A: Grammage of the separator is probably the key variable to control. The grammage will control the force within the cell. The grammage of the separator will control the inserted group porosity of the battery. This can influence the amount of acid and saturation level in the plates. Changes in these conditions can lead to changes in cell performance. A reference to this can be downloaded at http://www.tms.org/pubs/kournals/JOM/0101/Nelson-0101.html. This paper, The Basic Chemistry of Gas Recombination in Lead-Acid Batteries, was authored by Dr. Robert Nelson. It discusses reasons to support the concept of why uniform grammage is critical. Dr. Nelson in his paper teaches “ Electrolyte-fill volume is critical with VRLA products, requiring an amount great enough to provide the desired discharge capacity and saturate the separator at an 80–95% level, yet be small enough so that the separator is not fully saturated and free electrolyte (in capillary contact with the separator) does not exist to any significant extent within the cell. Small differences in fill weights from cell to-cell could cause imbalances in top-of-charge Voltages, which is a shortcoming of recombinant systems. It seems that the desired operating range for recombinant cells is somewhere in between flooded and starved, yet this area is the one where apparently insignificant changes in cell materials and amounts can be translated into widely different recombination behaviors” As can be seen from the quote from Dr. Nelson’s paper, grammage variation will be a critical attribute. Some think that thickness should be the controlling variable. Thickness will not influence the cell as much as grammage. It must be remembered that the separator will usually be compressed from the incoming thickness by as much as 40%. Thus, the stated thickness will not be the inter-plate compressed thickness. The inter-plate thickness based on the plate thickness, number of plates and battery case dimensions is fixed. The grammage which is the variable that influences changes in porosity among the plates does not change.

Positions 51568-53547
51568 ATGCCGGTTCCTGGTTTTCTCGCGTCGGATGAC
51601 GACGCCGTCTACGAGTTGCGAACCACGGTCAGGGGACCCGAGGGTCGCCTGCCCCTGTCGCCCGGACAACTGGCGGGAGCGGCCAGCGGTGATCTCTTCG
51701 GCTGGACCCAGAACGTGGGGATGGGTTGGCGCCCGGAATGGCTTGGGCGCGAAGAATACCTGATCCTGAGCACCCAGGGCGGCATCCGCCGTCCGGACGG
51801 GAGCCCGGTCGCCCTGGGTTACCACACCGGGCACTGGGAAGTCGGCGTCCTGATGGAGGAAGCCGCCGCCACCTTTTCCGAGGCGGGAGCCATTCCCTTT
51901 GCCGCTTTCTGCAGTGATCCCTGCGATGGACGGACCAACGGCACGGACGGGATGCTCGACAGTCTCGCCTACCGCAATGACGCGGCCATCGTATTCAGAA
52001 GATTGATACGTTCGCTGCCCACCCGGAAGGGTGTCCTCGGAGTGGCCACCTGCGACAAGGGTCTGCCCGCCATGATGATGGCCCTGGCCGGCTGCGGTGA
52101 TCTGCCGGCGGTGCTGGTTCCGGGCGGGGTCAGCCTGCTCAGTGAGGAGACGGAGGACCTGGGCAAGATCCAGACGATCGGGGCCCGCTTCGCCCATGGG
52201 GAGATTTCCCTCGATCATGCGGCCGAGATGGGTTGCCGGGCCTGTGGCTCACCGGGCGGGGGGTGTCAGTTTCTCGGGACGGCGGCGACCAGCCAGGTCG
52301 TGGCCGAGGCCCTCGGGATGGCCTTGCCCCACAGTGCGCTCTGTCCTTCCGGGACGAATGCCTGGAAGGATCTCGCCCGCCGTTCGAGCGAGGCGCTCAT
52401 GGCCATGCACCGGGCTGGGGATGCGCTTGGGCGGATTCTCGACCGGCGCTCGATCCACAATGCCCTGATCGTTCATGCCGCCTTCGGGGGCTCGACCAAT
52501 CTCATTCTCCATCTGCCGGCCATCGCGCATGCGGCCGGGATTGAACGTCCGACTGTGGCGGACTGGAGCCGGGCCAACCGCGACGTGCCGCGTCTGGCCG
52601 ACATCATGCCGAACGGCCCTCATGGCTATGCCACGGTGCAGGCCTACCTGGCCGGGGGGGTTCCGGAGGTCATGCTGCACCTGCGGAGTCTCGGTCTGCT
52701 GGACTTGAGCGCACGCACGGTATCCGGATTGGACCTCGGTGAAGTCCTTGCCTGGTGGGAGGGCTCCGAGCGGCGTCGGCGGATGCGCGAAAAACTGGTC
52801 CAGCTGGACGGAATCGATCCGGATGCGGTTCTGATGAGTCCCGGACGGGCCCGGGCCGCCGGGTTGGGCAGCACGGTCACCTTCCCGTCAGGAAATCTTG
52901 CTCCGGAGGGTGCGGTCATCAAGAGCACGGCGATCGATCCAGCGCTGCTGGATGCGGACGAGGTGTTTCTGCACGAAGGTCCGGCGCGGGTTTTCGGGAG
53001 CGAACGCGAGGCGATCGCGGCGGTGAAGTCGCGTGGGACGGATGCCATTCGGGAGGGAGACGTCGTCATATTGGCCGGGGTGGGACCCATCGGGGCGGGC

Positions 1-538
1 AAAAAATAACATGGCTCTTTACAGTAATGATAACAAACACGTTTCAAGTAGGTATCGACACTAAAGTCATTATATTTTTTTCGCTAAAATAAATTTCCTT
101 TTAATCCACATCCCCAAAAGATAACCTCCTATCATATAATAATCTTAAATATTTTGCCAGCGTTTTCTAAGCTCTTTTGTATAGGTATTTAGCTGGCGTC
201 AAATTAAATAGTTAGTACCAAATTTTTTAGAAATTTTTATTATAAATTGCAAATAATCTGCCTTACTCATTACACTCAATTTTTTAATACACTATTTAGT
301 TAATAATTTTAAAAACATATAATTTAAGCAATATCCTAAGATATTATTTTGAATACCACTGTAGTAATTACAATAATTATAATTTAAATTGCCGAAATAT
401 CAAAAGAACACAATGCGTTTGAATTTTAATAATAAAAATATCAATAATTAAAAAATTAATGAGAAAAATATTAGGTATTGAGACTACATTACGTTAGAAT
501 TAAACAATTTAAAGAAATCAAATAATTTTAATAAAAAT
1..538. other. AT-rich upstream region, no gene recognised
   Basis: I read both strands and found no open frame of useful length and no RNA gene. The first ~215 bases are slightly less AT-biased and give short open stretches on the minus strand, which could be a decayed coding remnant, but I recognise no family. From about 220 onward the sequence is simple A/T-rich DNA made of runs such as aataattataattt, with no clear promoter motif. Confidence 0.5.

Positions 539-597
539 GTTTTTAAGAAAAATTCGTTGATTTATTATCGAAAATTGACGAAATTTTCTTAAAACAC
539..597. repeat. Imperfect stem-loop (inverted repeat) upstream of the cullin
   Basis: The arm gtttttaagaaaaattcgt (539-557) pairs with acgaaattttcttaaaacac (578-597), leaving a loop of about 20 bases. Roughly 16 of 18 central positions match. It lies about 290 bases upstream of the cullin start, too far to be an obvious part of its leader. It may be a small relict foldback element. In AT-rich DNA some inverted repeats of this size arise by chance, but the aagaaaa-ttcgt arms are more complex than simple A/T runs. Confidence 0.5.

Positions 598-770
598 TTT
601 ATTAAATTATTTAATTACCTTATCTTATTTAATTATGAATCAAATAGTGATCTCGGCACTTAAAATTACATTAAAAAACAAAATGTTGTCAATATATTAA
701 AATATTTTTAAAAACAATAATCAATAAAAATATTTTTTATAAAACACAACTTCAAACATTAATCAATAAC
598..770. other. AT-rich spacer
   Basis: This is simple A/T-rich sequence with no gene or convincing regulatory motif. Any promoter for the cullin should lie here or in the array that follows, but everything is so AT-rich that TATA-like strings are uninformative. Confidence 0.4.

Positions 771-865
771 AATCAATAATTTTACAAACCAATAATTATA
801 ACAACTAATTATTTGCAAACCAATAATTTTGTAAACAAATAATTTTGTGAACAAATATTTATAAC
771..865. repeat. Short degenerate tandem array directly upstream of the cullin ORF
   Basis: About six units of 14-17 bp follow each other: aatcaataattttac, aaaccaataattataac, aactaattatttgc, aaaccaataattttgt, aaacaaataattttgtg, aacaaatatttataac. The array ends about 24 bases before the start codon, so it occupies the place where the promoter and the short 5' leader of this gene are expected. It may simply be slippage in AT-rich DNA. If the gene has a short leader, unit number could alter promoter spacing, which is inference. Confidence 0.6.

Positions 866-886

(April 2004) Answer: The future looks very good for VRLA batteries. Every day more applikcaitons are moving from flooded design to a VRLA design.
Question: I am adding sodium sulfate to my AGM VRLA battery to prevent dendrites. What influence may the addition of sodium sulfate to the sulfuric acid in a VRLA battery have on electrical performance?
(December 2003) Question: I want to decrease separator stratification. Will adding Silica to the separator help by improving the surface area of the separator.
Answer: No, this is not a correct assumption. The below graph shows a hybrid control that had a BET surface area of 1.65 m2/g and to the same furnish a 10% silica addition was added resulting in a BET surface area of 6.9 m2/g. As can be seen no appreciable change was obtained as tested. This was a gravimetric test done under compression using water. The addition of the silica raised the separator density from a 136 to 142 (g/m2)/mm. This is a common affect of adding a particle to a fibrous web.